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Which telescopes could lose out in astronomy's big budget crunch?

Federal budget pressures in the US could force the organization that runs publicly funded observatories to divest itself of six telescopes. The list points to new priorities in astronomy. 

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This 1998 file photo shows the 4-meter telescope on the top of Kitt Peak west of Tucson, Ariz., as storm clouds pass overhead.

David Sanders/Arizona Daily Star/AP/File

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For astronomers in the United States it's déjà vu with a wrenching twist – the possible closure of some of the most heavily used observatories the federal government funds.

In 1995, the prospect of flat federal science budgets prompted calls to privatize or close workhorses such as the Kitt Peak Observatory near Tuscon, Ariz. That would ease the squeeze on other big-ticket observatory projects in the pipeline, the argument went.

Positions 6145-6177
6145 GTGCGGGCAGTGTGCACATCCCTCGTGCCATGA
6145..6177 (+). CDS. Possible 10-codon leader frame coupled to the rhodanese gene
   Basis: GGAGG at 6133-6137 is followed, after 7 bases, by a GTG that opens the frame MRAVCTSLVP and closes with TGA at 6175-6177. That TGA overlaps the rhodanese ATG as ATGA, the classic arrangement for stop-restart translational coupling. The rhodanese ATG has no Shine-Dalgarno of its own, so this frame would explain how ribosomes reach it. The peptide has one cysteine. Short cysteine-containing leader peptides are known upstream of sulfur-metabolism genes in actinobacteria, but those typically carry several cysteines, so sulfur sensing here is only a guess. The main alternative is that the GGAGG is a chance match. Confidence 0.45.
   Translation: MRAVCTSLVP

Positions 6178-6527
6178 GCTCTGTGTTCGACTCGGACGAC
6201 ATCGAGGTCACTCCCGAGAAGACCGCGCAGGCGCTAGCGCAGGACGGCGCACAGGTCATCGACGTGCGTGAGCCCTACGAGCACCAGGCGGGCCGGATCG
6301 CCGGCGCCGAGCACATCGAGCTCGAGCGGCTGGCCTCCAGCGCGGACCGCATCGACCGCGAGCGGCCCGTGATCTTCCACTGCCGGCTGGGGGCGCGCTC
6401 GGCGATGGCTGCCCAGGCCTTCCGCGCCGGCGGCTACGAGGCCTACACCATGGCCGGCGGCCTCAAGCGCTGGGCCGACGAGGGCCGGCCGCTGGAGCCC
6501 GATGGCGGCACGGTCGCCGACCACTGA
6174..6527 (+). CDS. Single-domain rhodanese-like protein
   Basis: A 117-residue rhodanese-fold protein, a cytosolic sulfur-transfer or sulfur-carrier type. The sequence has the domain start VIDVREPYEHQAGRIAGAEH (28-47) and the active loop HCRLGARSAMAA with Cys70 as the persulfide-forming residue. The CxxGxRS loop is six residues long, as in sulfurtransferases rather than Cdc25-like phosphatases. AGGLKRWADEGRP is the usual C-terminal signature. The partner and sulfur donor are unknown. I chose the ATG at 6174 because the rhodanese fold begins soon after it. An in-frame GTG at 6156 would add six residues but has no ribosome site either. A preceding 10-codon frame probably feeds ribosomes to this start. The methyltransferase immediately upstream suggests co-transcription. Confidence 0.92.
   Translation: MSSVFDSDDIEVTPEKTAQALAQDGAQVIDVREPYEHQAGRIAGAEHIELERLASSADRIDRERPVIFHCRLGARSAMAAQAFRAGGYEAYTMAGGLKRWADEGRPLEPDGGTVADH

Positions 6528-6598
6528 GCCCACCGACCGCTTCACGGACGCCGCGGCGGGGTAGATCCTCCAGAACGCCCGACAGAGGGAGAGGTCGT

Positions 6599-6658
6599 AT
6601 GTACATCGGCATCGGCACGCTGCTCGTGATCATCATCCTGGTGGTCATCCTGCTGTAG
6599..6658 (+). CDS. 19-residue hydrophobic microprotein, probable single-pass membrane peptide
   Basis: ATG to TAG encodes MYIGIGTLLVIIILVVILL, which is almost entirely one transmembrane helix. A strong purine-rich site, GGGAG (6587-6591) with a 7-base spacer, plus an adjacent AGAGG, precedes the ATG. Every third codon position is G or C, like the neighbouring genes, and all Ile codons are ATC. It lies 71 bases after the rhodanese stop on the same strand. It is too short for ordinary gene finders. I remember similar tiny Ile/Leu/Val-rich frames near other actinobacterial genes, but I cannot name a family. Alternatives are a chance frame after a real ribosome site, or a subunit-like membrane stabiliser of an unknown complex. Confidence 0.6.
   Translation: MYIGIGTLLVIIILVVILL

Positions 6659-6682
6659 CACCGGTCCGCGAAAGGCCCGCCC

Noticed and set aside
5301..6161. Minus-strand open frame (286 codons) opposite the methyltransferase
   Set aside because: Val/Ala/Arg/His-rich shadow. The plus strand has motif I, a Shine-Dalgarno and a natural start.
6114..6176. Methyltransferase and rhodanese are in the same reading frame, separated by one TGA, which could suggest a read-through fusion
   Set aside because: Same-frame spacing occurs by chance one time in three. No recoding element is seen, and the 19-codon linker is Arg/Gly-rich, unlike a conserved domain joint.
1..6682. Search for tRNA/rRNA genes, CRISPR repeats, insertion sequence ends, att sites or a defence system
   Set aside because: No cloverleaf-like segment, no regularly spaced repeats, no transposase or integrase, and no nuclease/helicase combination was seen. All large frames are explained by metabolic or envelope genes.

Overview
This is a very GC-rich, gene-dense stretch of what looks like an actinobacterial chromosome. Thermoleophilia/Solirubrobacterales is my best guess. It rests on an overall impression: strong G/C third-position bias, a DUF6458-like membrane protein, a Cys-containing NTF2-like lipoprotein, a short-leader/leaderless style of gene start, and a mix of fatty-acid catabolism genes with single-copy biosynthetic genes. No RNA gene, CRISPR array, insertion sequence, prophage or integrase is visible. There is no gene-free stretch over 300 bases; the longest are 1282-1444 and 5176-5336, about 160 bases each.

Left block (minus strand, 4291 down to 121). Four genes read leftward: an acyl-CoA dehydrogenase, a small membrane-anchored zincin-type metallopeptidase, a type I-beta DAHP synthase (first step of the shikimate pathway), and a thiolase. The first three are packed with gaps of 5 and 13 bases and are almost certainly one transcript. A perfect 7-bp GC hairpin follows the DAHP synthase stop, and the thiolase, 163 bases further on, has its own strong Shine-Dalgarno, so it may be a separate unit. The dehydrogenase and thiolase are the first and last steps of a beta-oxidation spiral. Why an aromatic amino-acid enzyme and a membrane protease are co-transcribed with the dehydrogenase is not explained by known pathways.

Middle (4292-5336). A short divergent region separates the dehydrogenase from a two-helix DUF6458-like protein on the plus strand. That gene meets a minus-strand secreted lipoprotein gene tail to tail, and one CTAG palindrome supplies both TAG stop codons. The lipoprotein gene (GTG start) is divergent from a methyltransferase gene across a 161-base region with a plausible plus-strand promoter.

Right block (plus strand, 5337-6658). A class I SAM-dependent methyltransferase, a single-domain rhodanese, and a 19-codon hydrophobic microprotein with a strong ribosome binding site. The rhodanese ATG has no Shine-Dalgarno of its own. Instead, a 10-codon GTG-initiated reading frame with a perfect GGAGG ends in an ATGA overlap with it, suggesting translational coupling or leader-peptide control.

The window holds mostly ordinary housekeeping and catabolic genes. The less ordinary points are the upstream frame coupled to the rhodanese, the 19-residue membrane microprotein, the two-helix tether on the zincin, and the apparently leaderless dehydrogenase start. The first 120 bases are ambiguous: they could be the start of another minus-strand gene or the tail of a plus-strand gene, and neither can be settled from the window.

Seventeen years later, telescopes at Kitt Peak, which avoided previous appointments with a broker, are again the budgetary bulls-eye.

This time the fiscal picture is far more bleak, and the projects in the pipeline are more ambitious. Thus, a panel advising the National Science Foundation (NSF) has recommended that the agency writing the checks for publicly supported observatories divest itself of six facilities as quickly as possible over the next four years.

The goal is to ensure enough federal research dollars to allow the US to participate in high-priority observatory projects through the end of the decade and have enough money left to supply research grants astronomers and their grad students need to use the new telescopes.

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